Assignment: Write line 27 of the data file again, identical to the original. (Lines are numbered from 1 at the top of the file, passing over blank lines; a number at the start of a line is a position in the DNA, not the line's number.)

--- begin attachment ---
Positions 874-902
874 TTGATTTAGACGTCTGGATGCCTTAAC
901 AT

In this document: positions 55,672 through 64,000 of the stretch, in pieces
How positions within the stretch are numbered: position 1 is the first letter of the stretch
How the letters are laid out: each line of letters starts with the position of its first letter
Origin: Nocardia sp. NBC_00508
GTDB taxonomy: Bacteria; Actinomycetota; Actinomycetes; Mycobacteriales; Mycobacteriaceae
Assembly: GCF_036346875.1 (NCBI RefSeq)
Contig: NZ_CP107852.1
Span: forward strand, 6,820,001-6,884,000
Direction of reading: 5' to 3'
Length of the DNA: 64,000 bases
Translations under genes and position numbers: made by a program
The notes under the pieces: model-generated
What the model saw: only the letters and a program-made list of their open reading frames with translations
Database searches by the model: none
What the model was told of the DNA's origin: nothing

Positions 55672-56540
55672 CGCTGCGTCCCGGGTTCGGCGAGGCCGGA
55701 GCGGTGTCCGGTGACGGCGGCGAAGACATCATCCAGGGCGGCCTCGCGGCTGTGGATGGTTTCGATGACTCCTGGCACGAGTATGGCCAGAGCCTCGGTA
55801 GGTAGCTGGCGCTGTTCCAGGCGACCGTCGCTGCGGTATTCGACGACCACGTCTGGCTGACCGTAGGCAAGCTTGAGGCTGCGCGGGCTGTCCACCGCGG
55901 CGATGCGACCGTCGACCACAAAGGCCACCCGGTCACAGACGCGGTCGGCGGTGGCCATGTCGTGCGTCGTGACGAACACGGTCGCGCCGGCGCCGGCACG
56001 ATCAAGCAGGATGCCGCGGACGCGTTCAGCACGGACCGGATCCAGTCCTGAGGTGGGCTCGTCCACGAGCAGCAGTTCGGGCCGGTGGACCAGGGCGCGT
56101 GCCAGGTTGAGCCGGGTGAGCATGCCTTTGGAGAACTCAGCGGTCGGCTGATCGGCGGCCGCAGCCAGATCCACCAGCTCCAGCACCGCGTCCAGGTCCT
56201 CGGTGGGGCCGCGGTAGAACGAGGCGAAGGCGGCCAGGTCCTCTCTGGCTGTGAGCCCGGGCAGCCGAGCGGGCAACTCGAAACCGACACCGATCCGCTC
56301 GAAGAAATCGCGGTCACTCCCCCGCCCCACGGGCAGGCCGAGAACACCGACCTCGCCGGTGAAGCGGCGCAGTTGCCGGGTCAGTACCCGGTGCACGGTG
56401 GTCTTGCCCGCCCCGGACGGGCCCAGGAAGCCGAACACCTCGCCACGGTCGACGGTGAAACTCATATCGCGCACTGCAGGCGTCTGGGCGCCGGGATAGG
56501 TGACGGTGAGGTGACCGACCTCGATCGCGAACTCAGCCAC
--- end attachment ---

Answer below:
56301 GAAGAAATCGCGGTCACTCCCCCGCCCCACGGGCAGGCCGAGAACACCGACCTCGCCGGTGAAGCGGCGCAGTTGCCGGGTCAGTACCCGGTGCACGGTG